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Can you know how I feel just because you think it's the way I'm supposed to feel?
One day, I got on the team bus to go over to the ballpark for a game, and sitting there were six white men in suits who weren't part of our usual party. Jackie handed me a letter and said, "Read this."
"If you so-and-sos show up at the ballpark today," the letter said, "we're gonna kill all of you."
"Who are these guys on the bus, anyway?" I asked.
"FBI," Jackie said. "It's a really serious threat today."
Me, Jackie, and Roy went to the ballpark and into the clubhouse and then into the dugout with one of these guys on each side of us. I was looking around, and I saw a guy walking on top of a building just beyond the outfield wall with a rifle. I turned to Jackie and said, "Hey, look over there."
"It's okay," Jackie said. "He's with us. FBI."
I said, "What are we gonna do?"
Jackie said, "We're gonna play ball."
All that tension and pressure just because we had the audacity to want to play baseball in the major leagues?
Jackie had his fears. He'd probably have had a nervous breakdown or something after he took the Dodgers to the World Series in his rookie year if it weren't for his wife, Rachel.
Jackie faced a real threat every time he stepped up to the plate. Opposing pitchers threw at him all the time. That was a given. It was hard to hit Jackie because his reflexes were good and he could get out of the way. But how many times did I see Roy Campanella lying on the ground after being hit? He was a big guy and a bad ducker. He was one of the first in baseball to use the hard plastic insert in his cap. That's right, Roy Campanella. They threw at him because he had black skin, and they couldn't hit the other guy with black skin often enough to satisfy them.
They can deny it all they want. They can talk all they want about how much they cared about Jackie and how much they loved Jackie and Roy and what great guys they were. But they didn't care about Jackie and Roy when we first joined that club. And that includes some of our own teammates.
Every time we'd arrive in St. Louis on the train, me and Jackie and Roy would have to get our suitcases and carry them through Union Station and stand on the curb trying to find a cab. Sometimes we had to wait 30 to 45 minutes, because white drivers wouldn't pick up black guys. They'd just drive by us in that St. Louis heat -- and only God knows how hot it gets in St. Louis. (And maybe even God doesn't know.)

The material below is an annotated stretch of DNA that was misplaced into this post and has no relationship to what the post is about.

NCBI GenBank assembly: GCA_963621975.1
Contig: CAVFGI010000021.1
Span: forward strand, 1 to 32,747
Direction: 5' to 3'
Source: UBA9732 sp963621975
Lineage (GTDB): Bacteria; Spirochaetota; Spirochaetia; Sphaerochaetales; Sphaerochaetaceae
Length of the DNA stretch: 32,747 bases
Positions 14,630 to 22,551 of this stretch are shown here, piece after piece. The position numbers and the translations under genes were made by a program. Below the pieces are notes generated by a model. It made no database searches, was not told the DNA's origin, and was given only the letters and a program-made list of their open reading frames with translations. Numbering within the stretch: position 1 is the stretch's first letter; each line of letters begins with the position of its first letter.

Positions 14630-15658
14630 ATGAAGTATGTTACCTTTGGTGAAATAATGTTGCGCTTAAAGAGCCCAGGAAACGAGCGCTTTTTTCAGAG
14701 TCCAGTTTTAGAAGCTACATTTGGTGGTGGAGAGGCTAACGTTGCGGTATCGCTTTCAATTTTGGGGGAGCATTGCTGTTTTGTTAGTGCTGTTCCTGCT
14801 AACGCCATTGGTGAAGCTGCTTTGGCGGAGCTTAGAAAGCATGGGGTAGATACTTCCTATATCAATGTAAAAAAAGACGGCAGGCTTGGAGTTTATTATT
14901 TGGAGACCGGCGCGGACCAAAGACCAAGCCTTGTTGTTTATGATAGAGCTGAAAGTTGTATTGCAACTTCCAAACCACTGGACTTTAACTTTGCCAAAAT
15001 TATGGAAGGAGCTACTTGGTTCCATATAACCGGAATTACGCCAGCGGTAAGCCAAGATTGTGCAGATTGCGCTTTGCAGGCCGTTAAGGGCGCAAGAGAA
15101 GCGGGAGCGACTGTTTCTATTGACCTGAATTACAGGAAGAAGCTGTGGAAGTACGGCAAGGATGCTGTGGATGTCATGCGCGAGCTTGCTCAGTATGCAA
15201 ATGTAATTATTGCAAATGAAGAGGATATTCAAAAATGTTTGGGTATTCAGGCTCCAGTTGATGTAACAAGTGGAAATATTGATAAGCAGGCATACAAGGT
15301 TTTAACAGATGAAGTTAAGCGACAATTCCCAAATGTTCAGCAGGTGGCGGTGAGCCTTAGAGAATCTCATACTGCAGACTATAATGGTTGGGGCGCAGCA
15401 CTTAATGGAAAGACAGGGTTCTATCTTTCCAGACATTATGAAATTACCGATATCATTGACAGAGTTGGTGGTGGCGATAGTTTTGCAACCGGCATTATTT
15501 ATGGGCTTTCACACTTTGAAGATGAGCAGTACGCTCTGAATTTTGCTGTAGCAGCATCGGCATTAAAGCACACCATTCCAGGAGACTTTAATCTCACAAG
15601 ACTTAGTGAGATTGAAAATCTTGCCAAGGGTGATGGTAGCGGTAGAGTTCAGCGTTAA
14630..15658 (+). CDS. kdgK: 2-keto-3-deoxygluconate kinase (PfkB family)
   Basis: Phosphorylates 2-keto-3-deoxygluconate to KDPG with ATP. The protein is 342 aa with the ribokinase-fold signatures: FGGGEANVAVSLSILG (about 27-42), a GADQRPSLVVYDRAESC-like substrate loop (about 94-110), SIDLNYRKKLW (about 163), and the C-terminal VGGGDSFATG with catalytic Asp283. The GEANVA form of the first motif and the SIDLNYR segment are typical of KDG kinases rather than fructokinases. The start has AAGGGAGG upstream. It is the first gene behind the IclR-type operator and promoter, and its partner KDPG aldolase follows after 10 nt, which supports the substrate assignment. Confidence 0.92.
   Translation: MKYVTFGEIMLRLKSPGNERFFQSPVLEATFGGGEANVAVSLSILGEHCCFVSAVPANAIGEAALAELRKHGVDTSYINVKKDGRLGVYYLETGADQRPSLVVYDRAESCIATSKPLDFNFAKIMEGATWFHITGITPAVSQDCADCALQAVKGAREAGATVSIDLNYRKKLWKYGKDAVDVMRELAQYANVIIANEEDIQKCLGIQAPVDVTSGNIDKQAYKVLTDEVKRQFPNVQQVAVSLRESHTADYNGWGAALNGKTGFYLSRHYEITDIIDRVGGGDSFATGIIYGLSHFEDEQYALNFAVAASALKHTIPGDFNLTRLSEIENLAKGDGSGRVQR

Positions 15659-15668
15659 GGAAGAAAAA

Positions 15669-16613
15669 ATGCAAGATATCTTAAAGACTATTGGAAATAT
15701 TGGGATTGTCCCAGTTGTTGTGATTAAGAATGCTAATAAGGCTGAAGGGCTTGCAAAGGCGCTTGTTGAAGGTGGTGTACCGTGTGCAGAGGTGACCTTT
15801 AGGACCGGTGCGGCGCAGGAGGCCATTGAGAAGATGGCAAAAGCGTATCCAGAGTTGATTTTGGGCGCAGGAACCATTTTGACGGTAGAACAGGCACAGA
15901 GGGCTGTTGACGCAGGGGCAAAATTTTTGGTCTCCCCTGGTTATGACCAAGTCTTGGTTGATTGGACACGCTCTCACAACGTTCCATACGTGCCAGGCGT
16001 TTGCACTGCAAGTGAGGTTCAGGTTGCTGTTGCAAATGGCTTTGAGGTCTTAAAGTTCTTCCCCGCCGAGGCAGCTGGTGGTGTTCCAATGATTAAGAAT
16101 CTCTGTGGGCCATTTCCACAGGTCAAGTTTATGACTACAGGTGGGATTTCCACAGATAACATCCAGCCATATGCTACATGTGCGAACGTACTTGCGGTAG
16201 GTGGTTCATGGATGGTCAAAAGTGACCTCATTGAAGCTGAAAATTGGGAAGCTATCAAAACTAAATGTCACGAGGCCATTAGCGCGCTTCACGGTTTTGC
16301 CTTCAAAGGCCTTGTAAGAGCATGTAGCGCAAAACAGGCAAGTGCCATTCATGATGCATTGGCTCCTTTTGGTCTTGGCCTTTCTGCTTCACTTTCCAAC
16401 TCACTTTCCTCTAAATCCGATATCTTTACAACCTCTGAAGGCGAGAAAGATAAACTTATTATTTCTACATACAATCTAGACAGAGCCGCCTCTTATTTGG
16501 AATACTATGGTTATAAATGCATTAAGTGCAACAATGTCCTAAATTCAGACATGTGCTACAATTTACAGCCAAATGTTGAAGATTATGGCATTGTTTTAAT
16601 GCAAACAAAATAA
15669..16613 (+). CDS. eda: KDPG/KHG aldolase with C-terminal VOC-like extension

We'd finally get a cab that would take us to a substandard hotel with no air-conditioning, while the white players went on their air-conditioned bus from Union Station to the Chase Hotel and didn't have to even so much as touch their shaving kits until they got to their rooms. Not one of them -- not one of the white guys on the Brooklyn Dodgers -- ever got off that bus and said, "I'm going to go with Jackie, Don, and Roy just to see how they have to live, just to find out."
The first St. Louis hotel Jackie had to stay in back in 1947, then Roy in 1948, and me in 1949, was called the Princess. It was a slum. We moved to the Adams Hotel after a friend of ours bought it, but he couldn't afford air-conditioning. Many nights, we had to soak our sheets in ice water and put them on the bed just to get a little relief from the heat and humidity. Try that sometime. We kept our windows open even with the trolleys running up and down the street below, because in that heat, you needed to get some air.
There we were, members of the great Brooklyn Dodgers.
We later heard that one of our teammates, who will remain nameless, was sitting on the bus in St. Louis and said to nobody in particular, "...Let them go for themselves. We didn't ask them to be here. They asked to be here."
-- Don Newcombe